Once your children reach their teenage years, you will find that they begin to look beyond the family circle for approval and acceptance. This is not an issue if they become friends with a positive peer group. One in which friends are supportive of each other, encourage each other to do better and generally bring out the best in each other. In this situation, your teen’s friends would be a good influence and both you as a parent and their peer group would reinforce each other’s messages.
Things however can very quickly move in the opposite direction if your teen ends up mixing with a bad crowd. Your once cheerful and positive child may become anti-social and perhaps even experiment with dangerous behaviours and situations.
It’s difficult for most parents to deal with this because it puts parents in direct conflict with a teen’s need for social acceptance. Forcing teens to choose you versus their friends might lead them to pick their friends in a show of defiance and rebellion. In reality, it doesn’t have to be an “us” vs “them” scenario, especially if you follow some of these methods.
Get to Know Their Friends
You won’t know for sure if the cause of your teen’s new and negative behaviour is their peer group unless you know who they are spending time with.
It could be that the changes you see in your teen are due to other factors. Perhaps they are acting out against academic stress or they are depressed or conflicts and family problems at home are causing your teen to misbehave.
Encourage your teens to talk about their friends. Open up your home to them and get to know them too. Reach out and get to know the parents of their friends. As you do so, you will be able to observe if they are a negative influence and confirm your concerns before taking any further action.
Stick to Specifics and Avoid a Critical Tone
Nothing will make you lose your teens faster than adopting a critical tone and telling them that you don’t like their new friends. This automatically puts you in one of those “us vs them” situations which you definitely want to avoid.
Instead, stick to specifics. Try to have a discussion around any negative behaviours you may have observed, give concrete examples and ask your teens to tell you what they think and if there are more appropriate ways that they might have responded in. It helps if you know their friends personally so that you have real examples to share and discuss.
Give Them a Way Out
Your teen may not actually want to participate in some of the bad behaviours their friends engage in, but they might feel that they don’t have a way out of the situation. In this case, it helps if you can give them a way out. Let them know that they can always use you as an excuse for not wanting to go somewhere or do something. Tell them you are willing to be the “bad” guy or their “backup” in any tough situations. They might not always use this card but it always helps for them to know that you are happy to stand in and support them.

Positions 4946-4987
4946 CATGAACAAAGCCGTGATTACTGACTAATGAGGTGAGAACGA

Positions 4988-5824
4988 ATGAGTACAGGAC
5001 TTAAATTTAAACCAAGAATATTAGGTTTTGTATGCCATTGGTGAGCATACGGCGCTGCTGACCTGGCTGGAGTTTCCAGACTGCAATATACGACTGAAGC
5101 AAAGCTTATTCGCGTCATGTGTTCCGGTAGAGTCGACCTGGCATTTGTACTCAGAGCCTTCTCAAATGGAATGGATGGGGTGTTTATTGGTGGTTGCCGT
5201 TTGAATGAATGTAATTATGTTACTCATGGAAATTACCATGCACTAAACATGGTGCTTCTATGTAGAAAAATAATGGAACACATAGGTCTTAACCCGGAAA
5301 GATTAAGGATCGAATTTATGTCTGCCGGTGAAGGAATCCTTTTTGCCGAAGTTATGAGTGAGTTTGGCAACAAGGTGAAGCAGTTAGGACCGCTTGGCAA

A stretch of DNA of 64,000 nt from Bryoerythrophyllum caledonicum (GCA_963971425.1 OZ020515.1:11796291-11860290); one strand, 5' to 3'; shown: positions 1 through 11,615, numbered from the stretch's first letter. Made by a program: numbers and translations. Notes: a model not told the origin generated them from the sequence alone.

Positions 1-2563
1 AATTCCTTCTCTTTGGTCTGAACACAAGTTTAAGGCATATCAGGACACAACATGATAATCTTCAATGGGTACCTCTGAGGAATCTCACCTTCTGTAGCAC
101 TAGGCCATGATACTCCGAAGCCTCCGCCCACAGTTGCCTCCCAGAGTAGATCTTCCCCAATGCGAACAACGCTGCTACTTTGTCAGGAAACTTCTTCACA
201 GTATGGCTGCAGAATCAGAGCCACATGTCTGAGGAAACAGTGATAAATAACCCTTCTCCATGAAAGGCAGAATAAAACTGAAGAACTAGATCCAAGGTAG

Whether it’s in situations involving their friends or just themselves, you should be clear about the limits you need to set. If there is a “be at home by 9pm” curfew, then whether they break it with friends or on their own, natural and logical consequences need to follow. The same applies to damaging property, experimenting with substances and a whole host of other dangerous and unacceptable behaviours.
Change Their Peer Group
If despite your best attempts, they continue to be negatively influenced by their peer group, you may have to take more intensive steps. Try to introduce them to extra-curricular activities or school clubs which have a more positive social presence. If necessary, have a discussion with their school and consider switching classes. Be certain however, that it’s the peer group which is causing their bad behaviour and not some other underlying cause as all that would happen in this case, would be a resurfacing of the same issues in a different environment.
Approach these issues with patience and fortitude. The calmer you remain, the more likely you are to find a good solution.
• Be certain that your teen’s peer group is the true cause of the negative behaviours you see. If they are not, understand the real issue and address that first.
• Before making any judgements, get to know their friends individually and understand the specific reasons behind your dislike of them.
• Don’t belittle your teen. Instead take a sensitive approach and try to re-inforce his or her sense of self esteem. The more confident your children are, the less like they are to give in to peer pressure and do something which they know is wrong and which will disappoint you